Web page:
Why only Quickbooks Online?
When we started developing our integration, we spoke with Intuit’s team to figure out the best way to put our development brains to work. Intuit discontinued the REST API for Desktop in 2016, and is pushing all new integrations toward online-only. In addition, almost all services for Quickbooks Desktop 2014 were deprecated at the end of May 2017, and while users can upgrade to Desktop 2017 Intuit is strongly encouraging a switch to Online instead. Rather than fighting the tide, we decided to follow their direction and integrate with what they say is the most widely-used version of Quickbooks.
But I hate the online version.
You aren’t alone, so we’ve compensated for a lot of the things QBO isn’t great at, like inventory management. Because DISTILL x 5 is designed to be your primary production management system, we’re taking care of the production-focused heavy lifting, then sending the relevant values to Quickbooks to keep your accounting team on the same page as the production team. This applies to packaging, as well; rather than building assemblies in Quickbooks, just run your packaging and watch the value of your supplies magically add up to a bottled cost.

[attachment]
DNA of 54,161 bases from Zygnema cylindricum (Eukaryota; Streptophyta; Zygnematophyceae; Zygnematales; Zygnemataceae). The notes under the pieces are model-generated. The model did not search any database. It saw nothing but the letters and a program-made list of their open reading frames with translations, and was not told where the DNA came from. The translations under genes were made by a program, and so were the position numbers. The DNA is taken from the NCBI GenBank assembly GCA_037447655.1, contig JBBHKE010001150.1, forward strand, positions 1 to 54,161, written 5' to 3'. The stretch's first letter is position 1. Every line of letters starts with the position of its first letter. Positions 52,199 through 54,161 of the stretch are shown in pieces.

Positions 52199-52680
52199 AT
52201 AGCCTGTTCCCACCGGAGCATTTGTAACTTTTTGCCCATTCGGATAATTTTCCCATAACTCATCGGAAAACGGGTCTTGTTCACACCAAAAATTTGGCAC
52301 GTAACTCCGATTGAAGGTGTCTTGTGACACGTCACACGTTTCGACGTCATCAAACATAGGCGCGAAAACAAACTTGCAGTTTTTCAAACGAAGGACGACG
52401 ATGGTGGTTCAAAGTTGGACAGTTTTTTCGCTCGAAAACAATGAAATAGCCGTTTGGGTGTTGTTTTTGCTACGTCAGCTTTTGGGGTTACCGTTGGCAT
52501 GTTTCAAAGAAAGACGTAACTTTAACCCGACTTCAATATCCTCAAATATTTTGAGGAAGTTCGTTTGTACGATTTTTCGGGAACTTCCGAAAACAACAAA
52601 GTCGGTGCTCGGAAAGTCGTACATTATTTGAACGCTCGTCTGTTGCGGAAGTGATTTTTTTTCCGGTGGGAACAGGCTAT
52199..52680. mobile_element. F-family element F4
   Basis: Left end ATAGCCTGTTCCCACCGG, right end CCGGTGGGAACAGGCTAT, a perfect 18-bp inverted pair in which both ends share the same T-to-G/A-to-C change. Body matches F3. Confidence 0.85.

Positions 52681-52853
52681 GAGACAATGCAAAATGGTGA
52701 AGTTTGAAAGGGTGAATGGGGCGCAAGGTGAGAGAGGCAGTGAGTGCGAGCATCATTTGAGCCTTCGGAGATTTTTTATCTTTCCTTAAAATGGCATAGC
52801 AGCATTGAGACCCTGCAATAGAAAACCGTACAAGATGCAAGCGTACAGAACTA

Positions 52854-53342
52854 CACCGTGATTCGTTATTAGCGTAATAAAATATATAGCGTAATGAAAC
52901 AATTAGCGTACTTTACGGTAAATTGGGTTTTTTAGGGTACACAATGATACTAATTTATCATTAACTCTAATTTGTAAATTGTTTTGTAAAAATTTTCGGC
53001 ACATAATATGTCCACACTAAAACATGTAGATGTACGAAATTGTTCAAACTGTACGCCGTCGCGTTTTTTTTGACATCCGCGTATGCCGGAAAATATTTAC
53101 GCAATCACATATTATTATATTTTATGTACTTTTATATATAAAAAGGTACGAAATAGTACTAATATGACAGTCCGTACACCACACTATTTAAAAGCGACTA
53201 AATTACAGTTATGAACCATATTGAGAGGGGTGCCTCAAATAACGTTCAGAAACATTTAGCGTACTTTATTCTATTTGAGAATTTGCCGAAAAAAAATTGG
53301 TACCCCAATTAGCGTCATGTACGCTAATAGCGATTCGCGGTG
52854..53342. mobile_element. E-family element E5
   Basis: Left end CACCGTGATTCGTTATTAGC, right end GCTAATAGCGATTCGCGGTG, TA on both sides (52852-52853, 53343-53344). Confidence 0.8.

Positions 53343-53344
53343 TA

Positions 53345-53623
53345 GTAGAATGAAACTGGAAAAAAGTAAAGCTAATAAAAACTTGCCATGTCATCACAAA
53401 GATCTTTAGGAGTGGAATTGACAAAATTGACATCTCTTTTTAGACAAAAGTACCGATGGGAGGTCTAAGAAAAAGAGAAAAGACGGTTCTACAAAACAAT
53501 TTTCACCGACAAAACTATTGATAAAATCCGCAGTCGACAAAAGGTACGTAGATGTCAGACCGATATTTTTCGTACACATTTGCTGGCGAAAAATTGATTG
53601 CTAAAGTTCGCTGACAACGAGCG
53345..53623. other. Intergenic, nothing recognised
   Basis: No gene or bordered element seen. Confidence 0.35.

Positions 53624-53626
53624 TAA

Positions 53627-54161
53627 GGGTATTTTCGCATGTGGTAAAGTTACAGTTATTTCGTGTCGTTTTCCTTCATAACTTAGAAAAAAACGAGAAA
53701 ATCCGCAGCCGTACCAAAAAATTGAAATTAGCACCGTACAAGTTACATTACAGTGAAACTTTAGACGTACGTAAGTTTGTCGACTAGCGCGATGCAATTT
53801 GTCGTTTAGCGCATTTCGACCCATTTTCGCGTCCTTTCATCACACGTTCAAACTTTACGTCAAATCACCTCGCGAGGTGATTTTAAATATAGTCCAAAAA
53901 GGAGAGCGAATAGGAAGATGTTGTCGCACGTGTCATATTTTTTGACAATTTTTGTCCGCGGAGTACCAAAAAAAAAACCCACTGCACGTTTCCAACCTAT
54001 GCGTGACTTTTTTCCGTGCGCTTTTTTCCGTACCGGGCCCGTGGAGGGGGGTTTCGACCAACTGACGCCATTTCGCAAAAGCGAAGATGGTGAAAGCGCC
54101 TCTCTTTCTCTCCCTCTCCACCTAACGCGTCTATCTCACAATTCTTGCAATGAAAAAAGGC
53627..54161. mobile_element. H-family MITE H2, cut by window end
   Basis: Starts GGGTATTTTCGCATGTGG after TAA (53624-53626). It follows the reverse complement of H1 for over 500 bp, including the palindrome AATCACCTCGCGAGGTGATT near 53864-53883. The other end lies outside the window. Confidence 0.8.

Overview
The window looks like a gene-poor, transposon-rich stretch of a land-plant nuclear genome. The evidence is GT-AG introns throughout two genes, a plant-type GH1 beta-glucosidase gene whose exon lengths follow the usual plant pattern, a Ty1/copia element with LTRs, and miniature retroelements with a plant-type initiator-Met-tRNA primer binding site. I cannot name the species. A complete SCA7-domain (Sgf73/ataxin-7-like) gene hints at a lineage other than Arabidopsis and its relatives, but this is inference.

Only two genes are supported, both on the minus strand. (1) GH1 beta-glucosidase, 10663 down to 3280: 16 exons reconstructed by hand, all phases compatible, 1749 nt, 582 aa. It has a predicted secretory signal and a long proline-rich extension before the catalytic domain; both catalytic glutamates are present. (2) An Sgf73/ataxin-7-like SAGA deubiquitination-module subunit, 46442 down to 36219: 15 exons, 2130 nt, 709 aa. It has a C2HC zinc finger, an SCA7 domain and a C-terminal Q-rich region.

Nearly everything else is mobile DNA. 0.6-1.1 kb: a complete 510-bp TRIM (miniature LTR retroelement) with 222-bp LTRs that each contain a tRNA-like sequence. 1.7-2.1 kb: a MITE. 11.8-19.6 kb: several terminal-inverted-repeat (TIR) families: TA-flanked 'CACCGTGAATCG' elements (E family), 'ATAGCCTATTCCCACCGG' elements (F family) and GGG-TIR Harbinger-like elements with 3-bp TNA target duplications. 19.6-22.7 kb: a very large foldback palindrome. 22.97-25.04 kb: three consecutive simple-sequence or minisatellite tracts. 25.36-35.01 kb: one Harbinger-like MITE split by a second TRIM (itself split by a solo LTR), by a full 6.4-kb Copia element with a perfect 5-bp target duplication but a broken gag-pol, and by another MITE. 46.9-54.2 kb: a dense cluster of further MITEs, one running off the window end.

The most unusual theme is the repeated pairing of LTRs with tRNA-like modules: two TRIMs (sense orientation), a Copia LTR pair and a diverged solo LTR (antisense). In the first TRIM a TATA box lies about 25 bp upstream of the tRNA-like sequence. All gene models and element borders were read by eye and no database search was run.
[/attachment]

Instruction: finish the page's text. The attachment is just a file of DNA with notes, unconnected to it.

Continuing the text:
What do you mean? What doesn’t QBO do?
The biggest thing Quickbooks doesn’t do is manage inventory well. QBO does not support variable unit costs, so to properly calculate batch cost, Dx5 should serve as the primary inventory manager with Quickbooks holding only the value of inventory in the appropriate account, rather than the quantity of each item. This applies to both raw materials/supplies inventory and finished products.
Raw materials and supplies receipt and usage will always appear as an account-based journal entry for the amount of the transaction. For example, if 500 units are received at $0.27/unit ($135.00), Quickbooks will display a receipt of 135 units at $1.00/unit. Likewise, if those same 500 units are used in a batch, QBO will display a journal entry for the transfer of $135 of value from one account (ingredients) to another (work-in-progress). Please see the Dx5+QBO Manual for more details on these transactions.
For finished products, DISTILL x 5 will, when able, update the quantity of a given item on hand after additions or depletions in Dx5, for example with a bottling or sales order. These quantities can only be updated if a user has a Quickbooks Plus subscription – Simple Start and Essentials do not include inventory tracking. As with raw materials/supplies transactions, the value of finished product transactions will be reflected by journal entries on the account level, rather than for each individual product.
How does DISTILL x 5 “talk” to my QuickBooks Online account?